94

Third, so far as the geographical element is concerned, the Parliament was right to accept as relevant evidence the fact that the campaign concerned two EU countries in particular, namely France and Belgium, as a result inter alia of the use of the French flag and the flag of the Flemish Region, and of the logos of the Front national and the Vlaams Belang. It should be added that, even though the applicant claims that the campaign was conducted on an EU scale, it does not provide any evidence of this. Moreover, the mere publication of a version of the poster featuring the EU flag on the applicant’s website and on its social media pages, assuming that to be the case, is not comparable in extent to the poster campaign conducted in France and Belgium.

95

As regards the applicant’s argument concerning the launch of the campaign at the Parliament’s headquarters in Strasbourg, suffice it to say that that factor alone is not enough to demonstrate the absence of indirect funding of national political parties, in view not only of the other indications but also of considerations concerning the geographical element set out in paragraph 94 above.

96

Fourth, with regard to the time element, the applicant’s argument that regional elections were still a long time off in France must be rejected. In the first place — irrespective of whether any use of the French version of the poster was actually made by the Front national, by its members or by its sympathisers during those elections — contrary to what the applicant claims, a period of 5 months between the launch of the campaign and the holding of those elections does not seem sufficient to make the use of that campaign for the purposes of those elections unlikely. In the second place, in any event, as is made clear in paragraph 83 above, the time element is one piece of evidence that could be taken into account. However, it is not an essential precondition or even the most decisive piece of evidence. In the present case, having regard to the letter from the Parliament of 22 July 2016, the note from the Secretary-General of the Parliament to the Bureau of that institution of 5 September 2016 and the letter from the Parliament of 26 September 2016 notifying the contested decision, the fact remains that possible nearness in time to the elections in question is not one of the pieces of evidence which the Parliament took into account in order to conclude that there had been indirect funding of national political parties. That cannot be criticised, since an advantage for a national political party with regard to its image and visibility should not necessarily be confined to a particular electoral period.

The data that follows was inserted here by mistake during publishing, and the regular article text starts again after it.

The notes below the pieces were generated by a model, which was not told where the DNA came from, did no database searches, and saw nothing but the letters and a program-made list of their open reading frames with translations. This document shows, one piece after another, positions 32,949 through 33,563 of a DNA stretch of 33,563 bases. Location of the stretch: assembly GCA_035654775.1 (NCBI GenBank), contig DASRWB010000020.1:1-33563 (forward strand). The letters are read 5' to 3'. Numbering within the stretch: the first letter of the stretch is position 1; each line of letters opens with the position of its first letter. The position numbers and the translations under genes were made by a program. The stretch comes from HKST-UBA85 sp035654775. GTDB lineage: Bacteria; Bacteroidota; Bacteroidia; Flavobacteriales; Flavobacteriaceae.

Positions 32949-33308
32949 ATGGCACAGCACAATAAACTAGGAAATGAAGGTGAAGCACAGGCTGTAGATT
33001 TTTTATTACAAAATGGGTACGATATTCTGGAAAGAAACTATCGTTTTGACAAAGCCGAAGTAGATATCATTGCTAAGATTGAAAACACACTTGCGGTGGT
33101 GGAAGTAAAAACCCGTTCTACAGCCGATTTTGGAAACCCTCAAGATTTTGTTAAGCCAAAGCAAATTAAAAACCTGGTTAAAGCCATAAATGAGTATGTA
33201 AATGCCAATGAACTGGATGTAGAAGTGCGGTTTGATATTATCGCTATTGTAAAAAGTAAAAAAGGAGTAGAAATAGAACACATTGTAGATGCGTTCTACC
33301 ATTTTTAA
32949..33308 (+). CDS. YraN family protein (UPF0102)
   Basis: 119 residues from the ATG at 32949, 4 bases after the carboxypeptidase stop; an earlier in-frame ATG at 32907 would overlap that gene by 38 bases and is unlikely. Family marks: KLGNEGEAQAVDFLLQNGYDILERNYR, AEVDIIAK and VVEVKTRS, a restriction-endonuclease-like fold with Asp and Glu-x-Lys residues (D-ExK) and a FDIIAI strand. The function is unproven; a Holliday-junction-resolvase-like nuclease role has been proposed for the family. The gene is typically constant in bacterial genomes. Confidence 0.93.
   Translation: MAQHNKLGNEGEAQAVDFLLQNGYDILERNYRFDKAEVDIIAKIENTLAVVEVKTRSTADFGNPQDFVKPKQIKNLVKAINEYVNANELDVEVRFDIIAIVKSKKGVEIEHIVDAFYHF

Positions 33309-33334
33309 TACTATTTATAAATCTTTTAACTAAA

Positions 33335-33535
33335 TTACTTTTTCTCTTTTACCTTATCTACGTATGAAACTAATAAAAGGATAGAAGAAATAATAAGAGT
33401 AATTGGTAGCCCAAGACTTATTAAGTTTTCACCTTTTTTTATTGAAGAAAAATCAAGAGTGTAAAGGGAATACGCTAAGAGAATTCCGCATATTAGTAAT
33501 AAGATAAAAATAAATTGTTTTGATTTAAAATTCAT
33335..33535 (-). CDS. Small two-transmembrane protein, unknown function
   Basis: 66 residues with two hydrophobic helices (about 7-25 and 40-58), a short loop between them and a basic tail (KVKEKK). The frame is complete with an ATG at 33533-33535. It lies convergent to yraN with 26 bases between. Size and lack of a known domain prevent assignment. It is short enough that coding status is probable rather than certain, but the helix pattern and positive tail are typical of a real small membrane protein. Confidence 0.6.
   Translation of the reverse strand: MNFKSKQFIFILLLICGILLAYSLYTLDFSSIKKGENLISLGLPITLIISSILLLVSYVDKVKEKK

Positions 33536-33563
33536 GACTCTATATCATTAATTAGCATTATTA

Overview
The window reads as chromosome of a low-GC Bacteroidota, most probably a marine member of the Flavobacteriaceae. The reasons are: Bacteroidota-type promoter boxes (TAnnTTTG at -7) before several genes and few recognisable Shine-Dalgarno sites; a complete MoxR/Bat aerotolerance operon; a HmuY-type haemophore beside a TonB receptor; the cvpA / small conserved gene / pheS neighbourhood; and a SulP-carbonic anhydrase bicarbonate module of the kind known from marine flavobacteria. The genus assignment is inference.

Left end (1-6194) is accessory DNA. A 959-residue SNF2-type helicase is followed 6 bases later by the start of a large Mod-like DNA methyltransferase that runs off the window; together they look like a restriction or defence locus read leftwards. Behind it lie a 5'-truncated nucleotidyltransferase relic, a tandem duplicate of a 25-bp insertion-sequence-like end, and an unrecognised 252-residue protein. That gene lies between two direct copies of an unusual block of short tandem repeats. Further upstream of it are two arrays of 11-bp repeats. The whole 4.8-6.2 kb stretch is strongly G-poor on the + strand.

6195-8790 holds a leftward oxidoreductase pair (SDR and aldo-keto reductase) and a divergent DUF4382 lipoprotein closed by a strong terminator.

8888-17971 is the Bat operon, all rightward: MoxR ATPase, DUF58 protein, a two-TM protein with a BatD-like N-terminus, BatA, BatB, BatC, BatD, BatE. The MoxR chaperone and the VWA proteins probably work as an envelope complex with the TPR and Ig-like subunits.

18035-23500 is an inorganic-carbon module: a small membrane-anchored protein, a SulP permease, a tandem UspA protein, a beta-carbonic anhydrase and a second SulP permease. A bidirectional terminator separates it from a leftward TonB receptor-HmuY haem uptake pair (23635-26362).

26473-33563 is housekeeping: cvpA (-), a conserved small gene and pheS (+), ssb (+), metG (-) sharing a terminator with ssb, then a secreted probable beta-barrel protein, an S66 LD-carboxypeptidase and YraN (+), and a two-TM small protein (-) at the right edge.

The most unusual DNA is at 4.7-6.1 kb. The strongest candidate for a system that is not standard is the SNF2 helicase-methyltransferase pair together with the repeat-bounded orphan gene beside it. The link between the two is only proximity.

97

In the light of all the above considerations, the third plea must be rejected as unfounded.

98

The action must therefore be dismissed in its entirety.

Costs

99

Under Article 134(1) of the Rules of Procedure, the unsuccessful party is to be ordered to pay the costs if they have been applied for in the successful party’s pleadings. Since the Parliament has applied for costs and the applicant has been unsuccessful, the latter must be ordered to bear its own costs and to pay those incurred by the Parliament.

 

On those grounds,

THE GENERAL COURT (Eighth Chamber)

hereby:

 

1.

Dismisses the action;

 

2.

Orders the Mouvement pour une Europe des nations et des libertés to bear its own costs and to pay those incurred by the European Parliament.

 

Collins

Barents

Passer

Delivered in open court in Luxembourg on 27 November 2018.

[Signatures]


( *1 ) Language of the case: French.